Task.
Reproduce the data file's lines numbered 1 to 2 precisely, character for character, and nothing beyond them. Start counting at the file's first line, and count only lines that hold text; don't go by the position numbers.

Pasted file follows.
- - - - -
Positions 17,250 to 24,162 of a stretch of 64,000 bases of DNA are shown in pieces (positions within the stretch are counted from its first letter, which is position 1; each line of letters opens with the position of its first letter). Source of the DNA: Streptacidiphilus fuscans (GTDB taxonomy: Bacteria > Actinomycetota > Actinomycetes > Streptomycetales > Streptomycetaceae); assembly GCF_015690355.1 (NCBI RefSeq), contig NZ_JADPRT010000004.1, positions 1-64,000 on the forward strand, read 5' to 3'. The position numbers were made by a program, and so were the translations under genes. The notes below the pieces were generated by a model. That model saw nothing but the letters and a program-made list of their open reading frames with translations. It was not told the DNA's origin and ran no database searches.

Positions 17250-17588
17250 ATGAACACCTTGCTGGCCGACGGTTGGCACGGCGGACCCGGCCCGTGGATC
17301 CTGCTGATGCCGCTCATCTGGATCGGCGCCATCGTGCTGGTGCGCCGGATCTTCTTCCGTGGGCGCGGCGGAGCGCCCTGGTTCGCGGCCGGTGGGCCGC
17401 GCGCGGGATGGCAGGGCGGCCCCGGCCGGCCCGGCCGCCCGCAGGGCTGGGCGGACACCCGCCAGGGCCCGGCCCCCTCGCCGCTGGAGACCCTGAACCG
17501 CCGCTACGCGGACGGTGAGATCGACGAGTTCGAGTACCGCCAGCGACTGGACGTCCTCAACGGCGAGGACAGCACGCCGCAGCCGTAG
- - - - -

Positions 17,250 to 24,162 of a stretch of 64,000 bases of DNA are shown in pieces (positions within the stretch are counted from its first letter, which is position 1; each line of letters opens with the position of its first letter). Source of the DNA: Streptacidiphilus fuscans (GTDB taxonomy: Bacteria > Actinomycetota > Actinomycetes > Streptomycetales > Streptomycetaceae); assembly GCF_015690355.1 (NCBI RefSeq), contig NZ_JADPRT010000004.1, positions 1-64,000 on the forward strand, read 5' to 3'. The position numbers were made by a program, and so were the translations under genes. The notes below the pieces were generated by a model. That model saw nothing but the letters and a program-made list of their open reading frames with translations. It was not told the DNA's origin and ran no database searches.

Positions 17250-17588